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  3. Pingback: Jo’s Monday walk : Sheepwash and the Moors | restlessjo

  4. What a wonderful town, with beautiful churches and buildings.. Loved the metal sculptures too.. And that looked One long straight road!
    thank you for sharing _/\_ Sue

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    • It is a lovely little country town Sue and in wild flower season it is stunning. Those roads were good to drive along.

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  5. poppytump

    What a hard life in some ways . Oh those wildflowers are going to look fabulous PP … oh imagine strolling through there with all the colours scents and bees ….
    I love the front of the Mount Carmel Church and the metal sculptures .
    Phew .. on the move again so soon …

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  6. Love those metal sculptures and the history of the place was very interesting, Pommepal. A very enjoyable walk indeed. 🙂

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  7. That amazing Australian light! You’ve captured it superbly – and almost made me homesick. That last church is very grand, and I love the metal sculptures. I obviously need to go west when I finish gallivanting around Eastern Europe. Thank you again for alerting me to beauties closer to home.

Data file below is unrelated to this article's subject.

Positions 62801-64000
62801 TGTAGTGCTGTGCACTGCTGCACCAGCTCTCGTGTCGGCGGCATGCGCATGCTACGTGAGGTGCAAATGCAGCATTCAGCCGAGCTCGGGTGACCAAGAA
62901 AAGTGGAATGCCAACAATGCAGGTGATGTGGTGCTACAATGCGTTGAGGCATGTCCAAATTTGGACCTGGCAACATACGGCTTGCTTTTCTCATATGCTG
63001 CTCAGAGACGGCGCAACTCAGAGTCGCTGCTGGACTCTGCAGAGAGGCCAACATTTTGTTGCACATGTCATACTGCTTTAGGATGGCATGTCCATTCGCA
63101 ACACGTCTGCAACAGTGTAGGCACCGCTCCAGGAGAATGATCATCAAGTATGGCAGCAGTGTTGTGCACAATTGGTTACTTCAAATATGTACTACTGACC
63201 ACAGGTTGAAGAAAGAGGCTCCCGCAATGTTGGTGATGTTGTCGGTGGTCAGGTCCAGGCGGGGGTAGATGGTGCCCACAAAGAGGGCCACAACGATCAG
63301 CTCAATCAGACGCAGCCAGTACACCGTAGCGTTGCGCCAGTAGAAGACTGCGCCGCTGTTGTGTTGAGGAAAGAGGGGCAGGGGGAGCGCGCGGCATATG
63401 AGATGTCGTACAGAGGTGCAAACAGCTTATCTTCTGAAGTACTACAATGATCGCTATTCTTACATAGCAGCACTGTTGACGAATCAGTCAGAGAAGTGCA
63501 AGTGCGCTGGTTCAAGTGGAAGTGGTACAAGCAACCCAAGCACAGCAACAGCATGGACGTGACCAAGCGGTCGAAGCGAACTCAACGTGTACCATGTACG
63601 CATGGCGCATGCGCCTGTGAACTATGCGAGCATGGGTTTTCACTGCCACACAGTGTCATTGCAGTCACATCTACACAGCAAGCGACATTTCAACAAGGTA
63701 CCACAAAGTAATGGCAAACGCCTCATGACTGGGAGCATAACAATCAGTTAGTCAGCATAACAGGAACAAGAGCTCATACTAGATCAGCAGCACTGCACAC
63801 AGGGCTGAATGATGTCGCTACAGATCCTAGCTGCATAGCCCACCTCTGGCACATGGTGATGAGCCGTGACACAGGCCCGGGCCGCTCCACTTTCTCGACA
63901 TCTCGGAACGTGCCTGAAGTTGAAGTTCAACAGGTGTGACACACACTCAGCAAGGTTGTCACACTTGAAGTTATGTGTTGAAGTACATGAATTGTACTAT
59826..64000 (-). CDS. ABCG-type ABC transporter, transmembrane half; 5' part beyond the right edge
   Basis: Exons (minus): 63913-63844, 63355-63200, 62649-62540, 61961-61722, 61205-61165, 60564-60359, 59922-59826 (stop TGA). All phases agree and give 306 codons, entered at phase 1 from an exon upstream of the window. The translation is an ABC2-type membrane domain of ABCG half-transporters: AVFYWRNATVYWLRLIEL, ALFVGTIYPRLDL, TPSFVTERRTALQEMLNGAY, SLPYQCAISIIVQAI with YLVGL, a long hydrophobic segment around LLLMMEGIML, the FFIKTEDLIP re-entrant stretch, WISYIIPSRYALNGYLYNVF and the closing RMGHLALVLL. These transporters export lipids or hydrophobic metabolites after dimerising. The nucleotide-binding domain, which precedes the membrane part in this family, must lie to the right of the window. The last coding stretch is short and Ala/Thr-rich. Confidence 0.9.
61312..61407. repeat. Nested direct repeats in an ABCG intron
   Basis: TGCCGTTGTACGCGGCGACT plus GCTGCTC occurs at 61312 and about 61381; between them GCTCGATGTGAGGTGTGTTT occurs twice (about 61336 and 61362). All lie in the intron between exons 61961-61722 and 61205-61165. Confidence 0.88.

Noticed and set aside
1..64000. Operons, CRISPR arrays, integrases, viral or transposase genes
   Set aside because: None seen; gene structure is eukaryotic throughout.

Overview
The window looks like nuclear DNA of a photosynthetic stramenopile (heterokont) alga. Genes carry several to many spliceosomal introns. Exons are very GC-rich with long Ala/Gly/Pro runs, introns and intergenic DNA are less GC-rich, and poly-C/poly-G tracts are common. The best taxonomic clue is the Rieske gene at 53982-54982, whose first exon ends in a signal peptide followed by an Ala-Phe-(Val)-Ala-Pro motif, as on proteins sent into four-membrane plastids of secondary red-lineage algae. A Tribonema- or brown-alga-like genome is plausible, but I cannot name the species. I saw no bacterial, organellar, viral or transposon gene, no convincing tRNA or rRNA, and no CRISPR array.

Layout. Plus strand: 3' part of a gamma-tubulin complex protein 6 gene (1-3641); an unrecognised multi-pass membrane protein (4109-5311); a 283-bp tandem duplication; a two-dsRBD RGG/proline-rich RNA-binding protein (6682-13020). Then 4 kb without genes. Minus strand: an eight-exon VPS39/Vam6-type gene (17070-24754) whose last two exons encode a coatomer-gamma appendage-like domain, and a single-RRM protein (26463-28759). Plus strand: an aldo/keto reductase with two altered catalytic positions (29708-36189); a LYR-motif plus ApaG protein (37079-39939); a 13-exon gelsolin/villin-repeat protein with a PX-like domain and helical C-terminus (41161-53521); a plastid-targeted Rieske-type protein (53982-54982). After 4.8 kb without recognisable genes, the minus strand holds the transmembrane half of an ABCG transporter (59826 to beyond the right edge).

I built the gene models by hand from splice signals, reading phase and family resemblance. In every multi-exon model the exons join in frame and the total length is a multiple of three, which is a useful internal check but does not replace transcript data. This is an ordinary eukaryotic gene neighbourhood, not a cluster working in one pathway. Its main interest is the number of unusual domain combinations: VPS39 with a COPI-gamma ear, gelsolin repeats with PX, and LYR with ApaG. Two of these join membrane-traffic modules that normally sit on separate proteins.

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    • That is a lovely comment, thank you for coming along with me on my Sunday outing. I agree the light over here is so clear and unpolluted. It is a dream to photograph, especially in the late afternoon.
      Enjoy your trip, the big OE!!! Did you do that when you were younger?

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  8. What an amazing place! I love those metal sculptures 😀

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    • I think it is so appropriate that metal has been used for the sculptures, after all WA made it’s fortune from the minerals!!! . Even noticed an emu and magpie in the local school yard and 3 cormorants drying their wings in the middle of a round-about…

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  9. Such beautiful churches!

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  10. The metal sculptures are my favourite bit, Pauline, but the Lady of Mt. Carmel church is a beauty too. I’m sure you’ll find your way inside there one of these days. Thanks for all the information, and for joining in my walk again 🙂